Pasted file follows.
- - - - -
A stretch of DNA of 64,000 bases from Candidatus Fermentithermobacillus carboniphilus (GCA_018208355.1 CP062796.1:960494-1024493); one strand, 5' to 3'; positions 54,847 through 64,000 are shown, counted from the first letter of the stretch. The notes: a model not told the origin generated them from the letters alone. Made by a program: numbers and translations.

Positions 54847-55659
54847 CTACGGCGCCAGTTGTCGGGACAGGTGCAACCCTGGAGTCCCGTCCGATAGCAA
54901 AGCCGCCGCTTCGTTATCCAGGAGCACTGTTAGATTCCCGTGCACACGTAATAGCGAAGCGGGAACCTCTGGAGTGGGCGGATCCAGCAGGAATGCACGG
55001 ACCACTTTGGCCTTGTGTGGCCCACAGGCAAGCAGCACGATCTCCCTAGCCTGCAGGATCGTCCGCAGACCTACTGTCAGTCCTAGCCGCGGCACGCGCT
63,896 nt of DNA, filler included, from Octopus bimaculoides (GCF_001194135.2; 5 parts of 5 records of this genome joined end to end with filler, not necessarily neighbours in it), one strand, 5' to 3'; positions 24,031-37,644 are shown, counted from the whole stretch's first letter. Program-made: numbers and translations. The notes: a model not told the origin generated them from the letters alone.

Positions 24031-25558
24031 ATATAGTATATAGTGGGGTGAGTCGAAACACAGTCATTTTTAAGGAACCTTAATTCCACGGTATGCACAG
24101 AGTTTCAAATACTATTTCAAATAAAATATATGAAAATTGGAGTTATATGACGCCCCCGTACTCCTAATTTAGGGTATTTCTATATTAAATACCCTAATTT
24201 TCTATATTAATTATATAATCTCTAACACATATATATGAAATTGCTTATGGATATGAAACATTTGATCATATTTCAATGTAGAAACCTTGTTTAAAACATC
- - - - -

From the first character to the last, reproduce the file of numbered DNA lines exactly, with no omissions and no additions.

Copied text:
A stretch of DNA of 64,000 bases from Candidatus Fermentithermobacillus carboniphilus (GCA_018208355.1 CP062796.1:960494-1024493); one strand, 5' to 3'; positions 54,847 through 64,000 are shown, counted from the first letter of the stretch. The notes: a model not told the origin generated them from the letters alone. Made by a program: numbers and translations.

Positions 54847-55659
54847 CTACGGCGCCAGTTGTCGGGACAGGTGCAACCCTGGAGTCCCGTCCGATAGCAA
54901 AGCCGCCGCTTCGTTATCCAGGAGCACTGTTAGATTCCCGTGCACACGTAATAGCGAAGCGGGAACCTCTGGAGTGGGCGGATCCAGCAGGAATGCACGG
55001 ACCACTTTGGCCTTGTGTGGCCCACAGGCAAGCAGCACGATCTCCCTAGCCTGCAGGATCGTCCGCAGACCTACTGTCAGTCCTAGCCGCGGCACGCGCT
63,896 nt of DNA, filler included, from Octopus bimaculoides (GCF_001194135.2; 5 parts of 5 records of this genome joined end to end with filler, not necessarily neighbours in it), one strand, 5' to 3'; positions 24,031-37,644 are shown, counted from the whole stretch's first letter. Program-made: numbers and translations. The notes: a model not told the origin generated them from the letters alone.

Positions 24031-25558
24031 ATATAGTATATAGTGGGGTGAGTCGAAACACAGTCATTTTTAAGGAACCTTAATTCCACGGTATGCACAG
24101 AGTTTCAAATACTATTTCAAATAAAATATATGAAAATTGGAGTTATATGACGCCCCCGTACTCCTAATTTAGGGTATTTCTATATTAAATACCCTAATTT
24201 TCTATATTAATTATATAATCTCTAACACATATATATGAAATTGCTTATGGATATGAAACATTTGATCATATTTCAATGTAGAAACCTTGTTTAAAACATC